The identifier ''Bloody April'' is applied to a portion of The World War I Battle of Arras (France). The Offensive lasted 5-weeks from April to May of 1917. It was seen as one of the most costliest days in British Royal Flying Corps. History to that point. With Trench Warfare stymied, The Arras Offensive was the first ''break'' and subsequent ''ground gain'' made by The British Army. The Royal Flying Corps. was tasked with Ground and Air Support.
The Flying Corps. had a ''rushed'' existence since it's inception. Hurried training and often poor aircraft (untried in combat Models), led to many casualties. The Germans – by contrast, spend more time training and had vastly superior Fighters. This would tell at Arras.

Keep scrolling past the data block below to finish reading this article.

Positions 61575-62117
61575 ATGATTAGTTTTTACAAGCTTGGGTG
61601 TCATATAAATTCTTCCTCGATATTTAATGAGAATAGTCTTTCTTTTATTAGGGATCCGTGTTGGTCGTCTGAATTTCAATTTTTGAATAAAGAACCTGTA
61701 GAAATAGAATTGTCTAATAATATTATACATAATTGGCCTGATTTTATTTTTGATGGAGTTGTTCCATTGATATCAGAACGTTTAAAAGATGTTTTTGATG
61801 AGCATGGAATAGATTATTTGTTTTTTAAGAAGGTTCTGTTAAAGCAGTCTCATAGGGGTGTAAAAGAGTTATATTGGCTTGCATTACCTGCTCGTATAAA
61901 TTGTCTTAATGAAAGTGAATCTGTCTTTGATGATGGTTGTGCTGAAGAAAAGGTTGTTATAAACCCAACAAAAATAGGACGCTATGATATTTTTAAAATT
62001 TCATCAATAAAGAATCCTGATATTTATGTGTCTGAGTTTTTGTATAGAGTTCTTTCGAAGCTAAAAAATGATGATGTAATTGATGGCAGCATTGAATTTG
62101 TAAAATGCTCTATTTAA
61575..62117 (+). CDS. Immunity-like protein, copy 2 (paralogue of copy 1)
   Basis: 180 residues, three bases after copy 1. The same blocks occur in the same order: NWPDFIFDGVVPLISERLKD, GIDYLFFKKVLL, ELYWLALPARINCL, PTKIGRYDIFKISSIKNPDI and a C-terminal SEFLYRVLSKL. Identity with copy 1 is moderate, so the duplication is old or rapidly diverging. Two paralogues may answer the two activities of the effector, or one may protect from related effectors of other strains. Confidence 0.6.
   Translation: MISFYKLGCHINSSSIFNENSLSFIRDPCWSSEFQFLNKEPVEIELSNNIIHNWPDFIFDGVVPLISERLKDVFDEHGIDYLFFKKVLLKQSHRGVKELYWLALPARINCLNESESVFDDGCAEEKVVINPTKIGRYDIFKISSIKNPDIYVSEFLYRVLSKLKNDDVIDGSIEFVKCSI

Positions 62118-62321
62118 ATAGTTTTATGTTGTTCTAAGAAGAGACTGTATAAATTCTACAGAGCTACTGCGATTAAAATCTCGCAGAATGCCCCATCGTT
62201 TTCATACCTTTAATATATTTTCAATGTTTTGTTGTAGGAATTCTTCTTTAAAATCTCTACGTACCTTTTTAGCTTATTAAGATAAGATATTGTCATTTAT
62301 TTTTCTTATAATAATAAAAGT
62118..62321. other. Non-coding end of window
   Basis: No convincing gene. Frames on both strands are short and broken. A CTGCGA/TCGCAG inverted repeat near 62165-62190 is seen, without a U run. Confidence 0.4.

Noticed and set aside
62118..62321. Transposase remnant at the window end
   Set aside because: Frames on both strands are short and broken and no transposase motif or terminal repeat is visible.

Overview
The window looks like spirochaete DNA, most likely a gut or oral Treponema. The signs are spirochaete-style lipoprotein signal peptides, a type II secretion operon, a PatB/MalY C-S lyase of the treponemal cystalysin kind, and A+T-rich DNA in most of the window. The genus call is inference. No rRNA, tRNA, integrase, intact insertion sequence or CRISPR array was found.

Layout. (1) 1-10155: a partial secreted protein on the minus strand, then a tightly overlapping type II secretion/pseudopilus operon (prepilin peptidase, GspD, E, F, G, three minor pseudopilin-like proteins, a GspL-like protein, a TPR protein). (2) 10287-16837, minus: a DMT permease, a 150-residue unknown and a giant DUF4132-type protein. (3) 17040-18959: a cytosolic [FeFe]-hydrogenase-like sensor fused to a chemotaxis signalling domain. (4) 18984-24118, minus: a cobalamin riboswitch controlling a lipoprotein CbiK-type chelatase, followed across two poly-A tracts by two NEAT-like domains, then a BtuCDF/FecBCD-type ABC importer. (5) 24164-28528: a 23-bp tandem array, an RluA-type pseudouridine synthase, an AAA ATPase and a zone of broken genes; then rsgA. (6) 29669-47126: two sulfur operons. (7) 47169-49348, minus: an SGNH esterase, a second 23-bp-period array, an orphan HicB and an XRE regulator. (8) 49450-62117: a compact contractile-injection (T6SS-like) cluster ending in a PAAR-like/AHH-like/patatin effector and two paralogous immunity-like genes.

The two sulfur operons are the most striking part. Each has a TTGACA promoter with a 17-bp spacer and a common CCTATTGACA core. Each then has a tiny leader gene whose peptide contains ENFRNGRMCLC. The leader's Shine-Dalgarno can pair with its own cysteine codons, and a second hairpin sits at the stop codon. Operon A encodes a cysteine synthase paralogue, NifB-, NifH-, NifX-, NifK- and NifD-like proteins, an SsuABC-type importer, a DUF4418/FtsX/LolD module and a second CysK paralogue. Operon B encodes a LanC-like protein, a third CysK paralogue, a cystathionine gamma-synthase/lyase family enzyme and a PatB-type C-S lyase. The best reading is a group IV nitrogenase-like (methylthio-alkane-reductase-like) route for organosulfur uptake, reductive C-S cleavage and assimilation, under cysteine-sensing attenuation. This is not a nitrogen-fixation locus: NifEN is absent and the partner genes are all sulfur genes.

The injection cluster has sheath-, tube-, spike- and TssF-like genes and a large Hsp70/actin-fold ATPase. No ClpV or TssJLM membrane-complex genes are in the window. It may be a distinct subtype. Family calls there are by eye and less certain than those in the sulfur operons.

Over 360 Fighters, composing (25) RFC Squadrons were engaged in the skies over Arras. Close to 400 German Fighters (in 8 Squadrons) were sent to counter. Using the superior Albatros D I and II Models, The Germans easily held air control. Over 245 British Fighters were shot down with roughly 108 survivors taken prisoner. The final loss to Britain – 400 Pilots and Crews killed. Imperial Germany reported only a loss of 66 Fighters.
The horrible loss of ''Bloody April'' almost destroyed overall morale within The Royal Flying Corps. However, the inception of new and reliable Fighters such as The Sopwith Camel SE.5 and The French SPAD XIII, would help turn the tide. This and America's final involvement in The War, would bring the Conflict to a conclusion to an Allied Victory in 1918.